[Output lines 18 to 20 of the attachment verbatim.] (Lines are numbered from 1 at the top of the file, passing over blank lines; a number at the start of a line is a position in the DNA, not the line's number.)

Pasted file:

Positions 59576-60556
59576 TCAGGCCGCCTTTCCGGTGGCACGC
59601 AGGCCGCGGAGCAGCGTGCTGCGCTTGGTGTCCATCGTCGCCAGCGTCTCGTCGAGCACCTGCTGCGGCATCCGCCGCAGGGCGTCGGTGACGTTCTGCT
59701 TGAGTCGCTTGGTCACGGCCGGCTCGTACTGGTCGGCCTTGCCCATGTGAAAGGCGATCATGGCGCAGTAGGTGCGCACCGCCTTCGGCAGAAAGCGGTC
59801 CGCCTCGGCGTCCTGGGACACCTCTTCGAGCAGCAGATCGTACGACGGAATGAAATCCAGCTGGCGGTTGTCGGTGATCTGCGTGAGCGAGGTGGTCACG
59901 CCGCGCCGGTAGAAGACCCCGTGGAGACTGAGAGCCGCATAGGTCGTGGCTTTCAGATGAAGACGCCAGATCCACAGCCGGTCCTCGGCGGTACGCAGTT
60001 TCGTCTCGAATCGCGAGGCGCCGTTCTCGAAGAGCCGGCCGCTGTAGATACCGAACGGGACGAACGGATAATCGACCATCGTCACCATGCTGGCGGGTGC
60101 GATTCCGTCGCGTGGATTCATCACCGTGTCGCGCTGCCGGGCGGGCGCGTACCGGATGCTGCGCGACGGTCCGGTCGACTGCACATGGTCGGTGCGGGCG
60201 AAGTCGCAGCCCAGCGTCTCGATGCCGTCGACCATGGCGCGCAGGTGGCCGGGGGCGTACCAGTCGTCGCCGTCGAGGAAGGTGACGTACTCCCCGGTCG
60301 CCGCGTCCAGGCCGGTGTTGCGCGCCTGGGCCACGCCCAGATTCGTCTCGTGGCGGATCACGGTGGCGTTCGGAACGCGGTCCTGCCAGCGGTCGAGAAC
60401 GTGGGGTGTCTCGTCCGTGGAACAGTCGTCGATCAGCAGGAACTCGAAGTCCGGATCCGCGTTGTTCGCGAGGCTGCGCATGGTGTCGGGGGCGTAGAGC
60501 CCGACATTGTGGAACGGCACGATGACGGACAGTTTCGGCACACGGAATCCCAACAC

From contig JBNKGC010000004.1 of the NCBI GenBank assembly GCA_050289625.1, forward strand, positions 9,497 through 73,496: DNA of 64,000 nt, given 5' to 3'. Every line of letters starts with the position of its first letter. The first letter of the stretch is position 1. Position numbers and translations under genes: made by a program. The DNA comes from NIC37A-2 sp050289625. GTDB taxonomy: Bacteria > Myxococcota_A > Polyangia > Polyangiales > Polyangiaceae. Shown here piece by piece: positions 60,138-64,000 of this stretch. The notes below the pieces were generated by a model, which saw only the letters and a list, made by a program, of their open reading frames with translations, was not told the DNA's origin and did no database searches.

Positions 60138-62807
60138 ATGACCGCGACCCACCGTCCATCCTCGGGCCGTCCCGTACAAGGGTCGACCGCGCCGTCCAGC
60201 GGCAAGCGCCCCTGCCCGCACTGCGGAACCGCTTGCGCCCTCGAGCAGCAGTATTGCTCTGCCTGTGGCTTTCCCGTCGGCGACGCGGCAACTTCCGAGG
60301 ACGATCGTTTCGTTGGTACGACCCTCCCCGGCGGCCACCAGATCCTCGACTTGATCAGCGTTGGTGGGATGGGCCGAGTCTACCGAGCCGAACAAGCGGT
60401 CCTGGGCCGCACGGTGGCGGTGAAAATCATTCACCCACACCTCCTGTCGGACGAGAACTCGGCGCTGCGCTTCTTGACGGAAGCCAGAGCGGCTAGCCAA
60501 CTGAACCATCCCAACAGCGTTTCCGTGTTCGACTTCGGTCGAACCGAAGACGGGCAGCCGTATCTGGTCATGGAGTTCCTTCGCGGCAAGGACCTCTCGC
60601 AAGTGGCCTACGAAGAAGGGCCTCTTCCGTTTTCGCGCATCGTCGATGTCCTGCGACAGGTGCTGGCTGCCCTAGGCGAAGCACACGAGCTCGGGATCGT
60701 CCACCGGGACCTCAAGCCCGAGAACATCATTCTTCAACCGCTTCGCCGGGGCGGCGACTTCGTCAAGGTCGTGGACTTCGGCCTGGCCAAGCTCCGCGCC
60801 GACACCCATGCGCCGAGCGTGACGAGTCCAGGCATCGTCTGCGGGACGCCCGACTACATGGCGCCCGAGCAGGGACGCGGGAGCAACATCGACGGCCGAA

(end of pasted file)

60401 CCTGGGCCGCACGGTGGCGGTGAAAATCATTCACCCACACCTCCTGTCGGACGAGAACTCGGCGCTGCGCTTCTTGACGGAAGCCAGAGCGGCTAGCCAA
60501 CTGAACCATCCCAACAGCGTTTCCGTGTTCGACTTCGGTCGAACCGAAGACGGGCAGCCGTATCTGGTCATGGAGTTCCTTCGCGGCAAGGACCTCTCGC
60601 AAGTGGCCTACGAAGAAGGGCCTCTTCCGTTTTCGCGCATCGTCGATGTCCTGCGACAGGTGCTGGCTGCCCTAGGCGAAGCACACGAGCTCGGGATCGT